Your Driver Is Waiting – for a Raise
In recent years, protests against ride-hailing platforms like Uber have proliferated around the world. Ultimately, however, there is only one way to ensure that such platforms deliver for both riders and drivers: better government regulation.
TORONTO – Last May, just before Uber’s $82.4 billion initial public offering, the company’s drivers, together with those for its fellow ride-hailing platform Lyft (many drive for both), participated in an international day of industrial action, holding demonstrations in 24 cities – from London to Melbourne to New York City – to demand higher pay and better working conditions. But grievances with ride-hailing companies that charge riders low fares and extract hefty commissions from drivers are not limited to rich economies.
In July, driver associations in Nairobi, Kenya, urged stoppages by those working for digital-based ride-hailing services – including Uber, the Estonian company Bolt (formerly Taxify), and the locally owned Little Cab – over precisely such complaints. Although key players agreed to a set of payment principles last year, little changed in practice.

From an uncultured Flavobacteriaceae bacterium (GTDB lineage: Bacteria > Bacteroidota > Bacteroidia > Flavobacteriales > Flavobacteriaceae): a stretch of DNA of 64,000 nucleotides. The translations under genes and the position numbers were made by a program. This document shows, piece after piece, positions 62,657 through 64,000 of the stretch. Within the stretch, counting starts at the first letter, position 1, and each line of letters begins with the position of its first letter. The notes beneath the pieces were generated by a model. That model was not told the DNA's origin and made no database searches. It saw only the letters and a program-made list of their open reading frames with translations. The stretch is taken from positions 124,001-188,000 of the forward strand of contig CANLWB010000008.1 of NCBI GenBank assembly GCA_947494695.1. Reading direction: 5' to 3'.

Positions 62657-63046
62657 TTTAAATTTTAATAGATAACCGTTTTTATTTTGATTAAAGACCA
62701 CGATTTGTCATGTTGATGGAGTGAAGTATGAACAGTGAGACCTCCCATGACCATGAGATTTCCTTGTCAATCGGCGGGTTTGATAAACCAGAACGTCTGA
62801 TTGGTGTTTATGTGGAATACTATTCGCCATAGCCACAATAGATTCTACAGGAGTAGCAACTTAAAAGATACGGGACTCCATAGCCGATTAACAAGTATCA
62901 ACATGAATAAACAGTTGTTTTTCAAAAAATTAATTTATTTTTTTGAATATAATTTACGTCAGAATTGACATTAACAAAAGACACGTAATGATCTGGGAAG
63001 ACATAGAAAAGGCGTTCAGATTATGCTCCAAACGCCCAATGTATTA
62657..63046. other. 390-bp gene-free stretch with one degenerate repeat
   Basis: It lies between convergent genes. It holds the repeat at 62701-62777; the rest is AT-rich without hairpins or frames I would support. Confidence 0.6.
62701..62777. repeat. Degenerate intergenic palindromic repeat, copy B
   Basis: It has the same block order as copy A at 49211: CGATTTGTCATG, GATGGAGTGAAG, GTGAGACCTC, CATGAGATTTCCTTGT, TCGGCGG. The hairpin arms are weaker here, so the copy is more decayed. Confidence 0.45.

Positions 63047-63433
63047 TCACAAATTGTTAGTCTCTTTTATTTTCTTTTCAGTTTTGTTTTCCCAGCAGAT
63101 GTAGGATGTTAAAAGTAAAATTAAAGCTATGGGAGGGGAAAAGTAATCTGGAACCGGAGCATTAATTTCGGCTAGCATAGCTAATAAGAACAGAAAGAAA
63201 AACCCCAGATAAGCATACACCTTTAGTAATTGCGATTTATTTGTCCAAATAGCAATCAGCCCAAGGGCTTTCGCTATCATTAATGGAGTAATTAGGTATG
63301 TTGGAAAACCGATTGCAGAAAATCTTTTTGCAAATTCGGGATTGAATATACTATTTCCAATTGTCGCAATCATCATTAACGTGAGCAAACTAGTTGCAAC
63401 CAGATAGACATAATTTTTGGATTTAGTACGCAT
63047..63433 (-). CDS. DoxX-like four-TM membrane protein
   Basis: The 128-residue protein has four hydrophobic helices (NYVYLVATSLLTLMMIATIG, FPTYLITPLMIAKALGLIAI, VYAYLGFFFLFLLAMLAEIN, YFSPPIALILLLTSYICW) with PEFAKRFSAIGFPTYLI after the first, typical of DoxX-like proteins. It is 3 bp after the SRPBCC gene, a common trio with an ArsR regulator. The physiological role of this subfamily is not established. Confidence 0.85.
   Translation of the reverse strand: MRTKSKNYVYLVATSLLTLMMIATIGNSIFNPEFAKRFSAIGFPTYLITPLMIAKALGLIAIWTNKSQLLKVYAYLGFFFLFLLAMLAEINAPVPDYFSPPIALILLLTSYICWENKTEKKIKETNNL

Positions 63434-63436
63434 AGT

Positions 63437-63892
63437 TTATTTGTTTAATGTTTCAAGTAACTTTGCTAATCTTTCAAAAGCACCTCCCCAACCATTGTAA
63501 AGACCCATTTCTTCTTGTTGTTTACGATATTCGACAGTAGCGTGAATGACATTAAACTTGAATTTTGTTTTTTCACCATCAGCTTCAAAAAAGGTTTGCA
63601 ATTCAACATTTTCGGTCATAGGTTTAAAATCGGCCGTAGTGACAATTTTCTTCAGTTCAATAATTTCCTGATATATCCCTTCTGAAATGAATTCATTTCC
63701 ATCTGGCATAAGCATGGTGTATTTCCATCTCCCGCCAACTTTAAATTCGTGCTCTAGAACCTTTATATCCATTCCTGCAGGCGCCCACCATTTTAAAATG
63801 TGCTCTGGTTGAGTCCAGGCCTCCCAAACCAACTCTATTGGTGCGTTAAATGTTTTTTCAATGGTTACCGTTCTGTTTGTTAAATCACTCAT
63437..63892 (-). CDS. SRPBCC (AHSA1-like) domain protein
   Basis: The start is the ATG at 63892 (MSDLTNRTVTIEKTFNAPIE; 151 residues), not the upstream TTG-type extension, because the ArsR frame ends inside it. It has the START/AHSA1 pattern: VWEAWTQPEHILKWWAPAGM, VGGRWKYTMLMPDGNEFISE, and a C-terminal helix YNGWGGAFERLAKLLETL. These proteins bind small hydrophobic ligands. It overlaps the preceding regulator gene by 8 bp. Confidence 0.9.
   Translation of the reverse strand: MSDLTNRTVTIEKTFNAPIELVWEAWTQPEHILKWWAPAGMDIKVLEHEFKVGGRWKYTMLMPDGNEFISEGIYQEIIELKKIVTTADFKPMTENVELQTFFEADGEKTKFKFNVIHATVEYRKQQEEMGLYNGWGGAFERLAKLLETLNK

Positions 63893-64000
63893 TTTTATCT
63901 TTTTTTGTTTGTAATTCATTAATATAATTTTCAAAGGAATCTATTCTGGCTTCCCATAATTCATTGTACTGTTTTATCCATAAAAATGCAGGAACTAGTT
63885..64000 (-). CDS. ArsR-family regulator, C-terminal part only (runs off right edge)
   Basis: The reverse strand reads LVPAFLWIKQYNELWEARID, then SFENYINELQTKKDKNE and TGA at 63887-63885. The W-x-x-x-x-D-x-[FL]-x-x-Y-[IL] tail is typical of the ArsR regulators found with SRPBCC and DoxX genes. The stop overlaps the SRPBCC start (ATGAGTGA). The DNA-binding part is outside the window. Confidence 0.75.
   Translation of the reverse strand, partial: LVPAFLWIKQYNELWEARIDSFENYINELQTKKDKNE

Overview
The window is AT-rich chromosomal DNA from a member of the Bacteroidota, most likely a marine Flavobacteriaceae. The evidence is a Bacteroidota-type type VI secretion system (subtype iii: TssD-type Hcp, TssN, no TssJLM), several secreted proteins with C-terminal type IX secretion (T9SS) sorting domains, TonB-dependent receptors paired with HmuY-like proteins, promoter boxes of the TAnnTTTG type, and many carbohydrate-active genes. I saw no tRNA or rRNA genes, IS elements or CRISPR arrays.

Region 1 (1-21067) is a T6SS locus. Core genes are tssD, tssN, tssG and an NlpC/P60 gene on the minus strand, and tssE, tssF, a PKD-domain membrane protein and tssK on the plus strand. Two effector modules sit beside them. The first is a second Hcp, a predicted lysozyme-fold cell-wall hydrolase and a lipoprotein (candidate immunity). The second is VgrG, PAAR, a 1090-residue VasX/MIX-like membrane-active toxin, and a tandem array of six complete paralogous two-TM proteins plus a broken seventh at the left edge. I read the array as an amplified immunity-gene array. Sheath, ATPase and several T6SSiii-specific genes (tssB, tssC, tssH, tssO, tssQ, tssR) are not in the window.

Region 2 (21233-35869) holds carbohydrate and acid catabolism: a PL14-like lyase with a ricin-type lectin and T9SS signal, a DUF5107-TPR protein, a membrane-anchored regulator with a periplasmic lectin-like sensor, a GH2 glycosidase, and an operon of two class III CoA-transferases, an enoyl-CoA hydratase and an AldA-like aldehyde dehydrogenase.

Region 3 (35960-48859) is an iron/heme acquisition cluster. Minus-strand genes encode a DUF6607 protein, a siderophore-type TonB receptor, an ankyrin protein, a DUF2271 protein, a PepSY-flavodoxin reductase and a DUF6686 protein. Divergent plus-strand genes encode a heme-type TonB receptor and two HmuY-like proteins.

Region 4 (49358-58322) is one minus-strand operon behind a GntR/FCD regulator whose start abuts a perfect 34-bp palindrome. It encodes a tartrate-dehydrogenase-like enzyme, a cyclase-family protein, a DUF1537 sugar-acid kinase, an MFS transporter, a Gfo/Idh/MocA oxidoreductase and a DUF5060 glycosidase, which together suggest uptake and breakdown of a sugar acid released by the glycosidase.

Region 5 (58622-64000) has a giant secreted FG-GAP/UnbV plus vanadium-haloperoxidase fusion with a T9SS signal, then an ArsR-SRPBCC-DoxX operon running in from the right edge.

The rise of platform labor – digitally mediated service work – creates a policy conundrum. On one hand, it benefits consumers by providing low-cost on-demand services, and can benefit workers by giving them access to those consumers. In Kenya, at least 6,000 people work as drivers for ride-hailing platforms.
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